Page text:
“makedemocracy”forBlackpeopleintheU.S.,Terrellsensedadeepurgencyinherbattleto desegregatetheDistrict.OndiscoveringthatlocalofficialswouldnotenforcetheAppeals Court’srulingtodesegregate,shetoldheraudience,“Iamnolonger‘SweetSixteen,’andI wouldliketolivelongenoughtoseethislawenforced.” 88 Moreover,shetoldthem,“itpains megreatlytothinkthattheCapitalofmyowncountry,theCapitaloftheUnitedStatesof America—istheonlyCapitalinthewholewideworldinwhichrestaurantsrefusetoserve coloredpeoplesolelyonaccountoftheirrace.” 89 Everthepoisedandeloquentspeaker,Terrellbeganbythankingheraudiencefortheir commitment“totrytoimprovetheconditionsunderwhichweliveintheCapitaloftheUnited StatesofAmerica,calledtheGreatestDemocracyonEarth.”“Wearetrying,”shereminded them,“todevisewaysandmeansofmakingthiscountryaDemocracyinfactaswellasin

namebyinjectingalittlebitofDemocracyhereinWashington,D.C.”Therecentrulingwasa “indeedagreatvictoryforagrouptocelebratewhichhasbeenhumiliated,handicapped,and harassed[sic]bysegregationanddiscriminationintheCapitaloftheUnitedStatesfornearly 100years!” 90 Shethenturnedherattentiontothedefianceoflocalofficials.“Letusrejoice withanexceedinggreatjoyinspiteofthedetermined,diabolicaleffortswhichhavebeen madetosnatchfromusthefruitsofthatblessedvictorywhichthelawgivesustherightto enjoy.” 91 InvokingbothChristianreligious rhetoric andthe rhetoric ofliberal democracy, Terrellheldforththeirvictoryasbothdivineandlegalright.DeliveredinalocalD.C.church, herliberaluseofbiblicalphraseshadtheeffectoflettingheraudienceknowthatGodwasin factonthesideoftheprotesters,notonthesideofthe“diabolical”localofficials.Evenso, sheremindedheraudienceaboutthekindofagitationthatwouldbemosteffective:“Weare notgoingtotearpassiontotattersheretonight.Wearenotgoingtofussandfume.Butina dignified, disgusted way we are going to say we are shocked beyond expression that CorporationCounsel Westhasusedhispower asalaw-enforcementofficer toencourage proprietorsofhotels,restaurants,andothereatingplacesdeliberately,openlytoviolatethe lawbytellingthemhewillnotprosecutethemiftheydo.” 92 Terrellinsistedondignified,if disgusted,methodsofregisteringcollectiveracialprotest.Despiteherfieryrhetoric,hercalls fordignifiedprotestcouldbereadassubdued.However,shehadhonedandarticulatedher theoryofagitationoverthecourseofnearlyfortyyears.Whereshehadgenerallyalways

insistedonacertainlevelofproprietywithheragitation,by1951shehadmovedfromproper

anddignified,todignified,disgusted,anddefiant. Moreover,herspeech,givenjustasMcCarthyismandtheRedScareweresettoreacha feveredpitch,connectedAfricanAmericanstrugglesintheU.S.tothestrugglesof“four-fifths oftheworld’spopulation[who]arecoloredpeople.” 93 “Russia,”shetoldtheaudience,“is assiduouslycultivatingthe friendship ofcolored people all over the world.” Fanningthe flamesofanticommunist,anti-Russiansentimentandattemptingtousethatsentimentforher argument,sheinsinuatedthatcommunismwouldbecomeanincreasinglyattractiveoptionto “thesecoloredpeople,”who“aredominatedbythegreatwhitecountriesthroughthemedium ofColonialismwhichthecoloredpeopleoftheworldhateandaredeterminedtothrowoffjust asfastastheycan.”“And,”shewarnedwithevenmoreforeboding,“Ibelievetheywill succeed.” 94 Thesecolonizedpeoples,includingBlackpeopleintheU.S.,whomsheimplicitly connectedtothosestruggles,werepayingcloseattentiontotheracialpoliticsoftheU.S.The blatantandunrepentantracialdiscriminationatthehandsofa“LawEnforcementOfficerofthe CapitaloftheUnitedStates”hadgreatsymbolicimportaroundtheworld.“Itwashardto understand,” Terrell argued, “how anybody who loves his country can deliberately do somethingwhichwillcausefour-fifthsoftheworld’spopulationtohateit.” 95 Terrelloffereda sophisticatedanalysisofthewaysthatradicalleftsocialmovementswouldcometoappealto people of color inglobal anticolonial struggles over the next decade. She believed that “makingdemocracy”moreinclusivewouldhalttheforwardmarchofcommunism.Shethus attemptedtoco-opttherhetoricoftheColdWartoadvocateforracialfreedomintheU.S. Inlightoftheseconsistentfailuresregardingracism,sheremindedtheaudiencethatitwas their“dutytotrytosaveourcountryfromridiculeandfromthedisgraceofhavingtheworld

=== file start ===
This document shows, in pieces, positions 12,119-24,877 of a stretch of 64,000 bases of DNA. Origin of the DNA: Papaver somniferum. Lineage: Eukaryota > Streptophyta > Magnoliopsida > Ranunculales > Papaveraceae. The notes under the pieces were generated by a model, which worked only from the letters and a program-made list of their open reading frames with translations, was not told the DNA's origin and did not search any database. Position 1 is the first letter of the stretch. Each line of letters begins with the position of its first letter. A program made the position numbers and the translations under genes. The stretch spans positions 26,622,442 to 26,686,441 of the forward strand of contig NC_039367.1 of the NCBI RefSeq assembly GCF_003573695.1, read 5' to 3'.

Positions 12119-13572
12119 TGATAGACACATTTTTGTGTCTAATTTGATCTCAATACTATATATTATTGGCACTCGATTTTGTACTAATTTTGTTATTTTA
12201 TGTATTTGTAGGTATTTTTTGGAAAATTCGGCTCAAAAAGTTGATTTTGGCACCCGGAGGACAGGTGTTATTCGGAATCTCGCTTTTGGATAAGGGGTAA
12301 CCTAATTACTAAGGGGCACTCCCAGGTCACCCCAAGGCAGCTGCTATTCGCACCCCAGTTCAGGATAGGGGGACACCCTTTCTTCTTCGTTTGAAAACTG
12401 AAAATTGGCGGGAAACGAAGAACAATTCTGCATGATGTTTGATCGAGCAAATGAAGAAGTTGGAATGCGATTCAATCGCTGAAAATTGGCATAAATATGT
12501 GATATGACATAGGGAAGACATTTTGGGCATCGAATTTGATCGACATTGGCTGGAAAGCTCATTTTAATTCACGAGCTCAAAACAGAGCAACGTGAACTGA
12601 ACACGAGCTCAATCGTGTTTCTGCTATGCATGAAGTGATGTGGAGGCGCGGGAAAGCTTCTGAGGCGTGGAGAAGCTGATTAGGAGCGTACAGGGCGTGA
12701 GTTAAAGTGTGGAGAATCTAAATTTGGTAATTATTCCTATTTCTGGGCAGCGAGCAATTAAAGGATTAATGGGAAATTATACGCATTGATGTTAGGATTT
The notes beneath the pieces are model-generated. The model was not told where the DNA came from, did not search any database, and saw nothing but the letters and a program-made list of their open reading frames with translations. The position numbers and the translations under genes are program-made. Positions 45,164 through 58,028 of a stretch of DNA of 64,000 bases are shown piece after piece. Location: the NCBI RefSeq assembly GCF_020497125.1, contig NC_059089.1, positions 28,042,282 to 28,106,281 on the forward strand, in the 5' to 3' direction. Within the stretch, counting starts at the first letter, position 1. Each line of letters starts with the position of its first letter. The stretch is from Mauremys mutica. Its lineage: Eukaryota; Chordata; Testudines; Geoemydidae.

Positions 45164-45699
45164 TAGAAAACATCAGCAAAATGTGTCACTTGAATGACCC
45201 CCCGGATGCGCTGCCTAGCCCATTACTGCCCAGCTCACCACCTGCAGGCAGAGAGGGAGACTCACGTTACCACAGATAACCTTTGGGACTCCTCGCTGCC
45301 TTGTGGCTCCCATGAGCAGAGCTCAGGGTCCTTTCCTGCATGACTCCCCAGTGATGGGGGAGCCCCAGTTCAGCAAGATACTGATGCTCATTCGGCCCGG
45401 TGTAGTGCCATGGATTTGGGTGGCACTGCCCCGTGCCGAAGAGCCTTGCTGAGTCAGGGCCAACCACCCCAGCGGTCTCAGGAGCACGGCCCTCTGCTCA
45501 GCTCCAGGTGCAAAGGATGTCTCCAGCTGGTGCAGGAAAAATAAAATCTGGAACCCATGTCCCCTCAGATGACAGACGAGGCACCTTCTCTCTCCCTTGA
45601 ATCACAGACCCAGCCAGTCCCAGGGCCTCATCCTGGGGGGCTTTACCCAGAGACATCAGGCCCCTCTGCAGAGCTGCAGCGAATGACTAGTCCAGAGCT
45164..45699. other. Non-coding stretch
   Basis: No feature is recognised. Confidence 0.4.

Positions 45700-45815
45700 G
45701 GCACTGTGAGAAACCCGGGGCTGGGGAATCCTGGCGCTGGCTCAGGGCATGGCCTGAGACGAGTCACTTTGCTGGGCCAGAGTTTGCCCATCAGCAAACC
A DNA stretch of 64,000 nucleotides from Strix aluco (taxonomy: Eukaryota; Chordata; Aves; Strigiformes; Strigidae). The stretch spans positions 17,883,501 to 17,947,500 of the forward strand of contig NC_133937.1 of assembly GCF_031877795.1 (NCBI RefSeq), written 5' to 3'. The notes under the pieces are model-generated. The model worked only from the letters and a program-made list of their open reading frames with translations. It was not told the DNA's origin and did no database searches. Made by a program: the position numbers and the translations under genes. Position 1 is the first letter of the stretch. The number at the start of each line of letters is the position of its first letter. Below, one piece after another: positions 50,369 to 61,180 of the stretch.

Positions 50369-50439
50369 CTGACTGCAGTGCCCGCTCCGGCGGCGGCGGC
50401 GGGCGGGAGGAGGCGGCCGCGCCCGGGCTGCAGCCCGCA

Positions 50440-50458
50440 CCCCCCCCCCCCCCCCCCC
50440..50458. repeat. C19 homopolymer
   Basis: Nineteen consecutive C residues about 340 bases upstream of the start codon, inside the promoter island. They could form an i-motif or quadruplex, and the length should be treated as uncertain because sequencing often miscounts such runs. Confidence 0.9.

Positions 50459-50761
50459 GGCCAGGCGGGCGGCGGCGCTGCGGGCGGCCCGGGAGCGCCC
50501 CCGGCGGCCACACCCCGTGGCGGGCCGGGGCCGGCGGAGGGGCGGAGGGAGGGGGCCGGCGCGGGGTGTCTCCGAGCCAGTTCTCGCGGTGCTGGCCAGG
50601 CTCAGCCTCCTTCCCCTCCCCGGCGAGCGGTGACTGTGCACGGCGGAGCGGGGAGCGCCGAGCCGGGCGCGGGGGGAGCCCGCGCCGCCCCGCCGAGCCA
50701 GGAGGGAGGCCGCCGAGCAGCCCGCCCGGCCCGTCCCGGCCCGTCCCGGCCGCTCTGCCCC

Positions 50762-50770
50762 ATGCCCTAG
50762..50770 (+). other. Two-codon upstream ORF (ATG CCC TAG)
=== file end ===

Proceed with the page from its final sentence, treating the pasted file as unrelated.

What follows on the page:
calltheUnitedStatesofAmericaanHypocrisyinsteadofaDemocracy.” 96 Returningthento religious rhetoric, she urged them to “wage a Holy War against discrimination and segregation.”Resolute,shedeclared,invokingaBibleversefromtheBookofRomans,“Letus deciderighthereandnow,decidetonighttoallow neither deathnor life,nor angels nor principalitiesnorpowersnorthingspresentnorthingstocomenorheightnordepthnorany other creature to separate nor stop us inour efforts to secure all the rights, privileges, immunitiesandopportunitiestowhichtheConstitutionoftheUnitedStatesentitlesusand whichJusticedemandsweshouldbeallowedtoenjoy.” 97 Shehadtaughtherdaughters“that theywouldperpetrateagreatinjusticeuponthemselvesiftheyfailedtotakeadvantageofany goodthingwhichtheyhadtherighttoenjoy,”whenshesupportedtheirchoicetopassatthe movietheater.Severaldecadeslatersheturnedherattentionoutward,seekingtochangethe conditionsthatwoulddenythemaccessinthefirstplace.Ratherthanspeakingof“injustices one could perpetrate on oneself” she acknowledged that these were rights that “Justice demandsweshouldbeallowedtoenjoy.” MaryChurchTerrelldidlivetoseethedesegregationofthenation’scapital.TheSupreme

CourtruledinherfavoragainstThompson’sRestaurantin1953.Terrellalsolivedtoseethe

passageoftheBrownv.Boarddecision,justtwomonthsbeforeshedied.EleanorHolmes